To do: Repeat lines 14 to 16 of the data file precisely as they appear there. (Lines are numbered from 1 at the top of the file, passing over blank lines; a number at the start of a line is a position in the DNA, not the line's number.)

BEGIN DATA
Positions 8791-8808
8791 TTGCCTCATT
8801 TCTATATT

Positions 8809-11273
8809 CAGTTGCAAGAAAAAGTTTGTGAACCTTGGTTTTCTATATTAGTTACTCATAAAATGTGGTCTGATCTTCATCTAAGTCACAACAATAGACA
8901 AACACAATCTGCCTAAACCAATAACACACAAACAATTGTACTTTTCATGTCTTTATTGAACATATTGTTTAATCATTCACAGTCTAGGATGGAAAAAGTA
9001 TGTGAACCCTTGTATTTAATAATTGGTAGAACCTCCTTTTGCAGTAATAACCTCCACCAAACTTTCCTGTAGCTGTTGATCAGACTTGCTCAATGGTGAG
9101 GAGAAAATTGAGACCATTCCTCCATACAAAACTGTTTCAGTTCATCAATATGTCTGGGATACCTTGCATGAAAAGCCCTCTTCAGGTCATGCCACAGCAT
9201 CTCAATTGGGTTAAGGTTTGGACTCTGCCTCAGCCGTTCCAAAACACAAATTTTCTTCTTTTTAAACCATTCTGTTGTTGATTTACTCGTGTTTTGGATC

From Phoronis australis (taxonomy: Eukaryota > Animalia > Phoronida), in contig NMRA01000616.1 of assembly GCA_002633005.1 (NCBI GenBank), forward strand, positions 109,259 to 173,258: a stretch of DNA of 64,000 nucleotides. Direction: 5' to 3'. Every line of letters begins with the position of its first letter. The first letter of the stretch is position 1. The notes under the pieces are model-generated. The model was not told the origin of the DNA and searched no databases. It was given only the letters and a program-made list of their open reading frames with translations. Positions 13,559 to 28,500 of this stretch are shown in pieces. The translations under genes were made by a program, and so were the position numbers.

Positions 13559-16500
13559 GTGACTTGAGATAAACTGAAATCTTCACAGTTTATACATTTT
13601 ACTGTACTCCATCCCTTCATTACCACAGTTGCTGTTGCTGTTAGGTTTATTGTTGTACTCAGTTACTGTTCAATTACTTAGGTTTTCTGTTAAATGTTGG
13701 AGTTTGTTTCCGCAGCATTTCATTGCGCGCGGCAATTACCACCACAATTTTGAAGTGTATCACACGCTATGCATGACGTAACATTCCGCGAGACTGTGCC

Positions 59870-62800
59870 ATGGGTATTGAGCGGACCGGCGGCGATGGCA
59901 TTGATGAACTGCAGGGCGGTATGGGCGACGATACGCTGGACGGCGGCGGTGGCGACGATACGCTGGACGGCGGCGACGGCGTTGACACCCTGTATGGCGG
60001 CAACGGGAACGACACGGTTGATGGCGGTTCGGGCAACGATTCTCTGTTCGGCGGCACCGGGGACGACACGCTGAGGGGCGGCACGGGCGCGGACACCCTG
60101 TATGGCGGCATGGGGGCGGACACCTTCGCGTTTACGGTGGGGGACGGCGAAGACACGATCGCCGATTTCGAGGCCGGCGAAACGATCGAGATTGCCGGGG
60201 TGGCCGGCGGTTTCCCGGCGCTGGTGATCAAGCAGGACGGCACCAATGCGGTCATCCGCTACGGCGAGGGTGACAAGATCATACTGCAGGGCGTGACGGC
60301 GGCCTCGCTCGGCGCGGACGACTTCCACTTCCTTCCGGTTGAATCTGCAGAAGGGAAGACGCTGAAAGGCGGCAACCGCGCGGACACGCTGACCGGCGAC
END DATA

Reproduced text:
13701 AGTTTGTTTCCGCAGCATTTCATTGCGCGCGGCAATTACCACCACAATTTTGAAGTGTATCACACGCTATGCATGACGTAACATTCCGCGAGACTGTGCC

Positions 59870-62800
59870 ATGGGTATTGAGCGGACCGGCGGCGATGGCA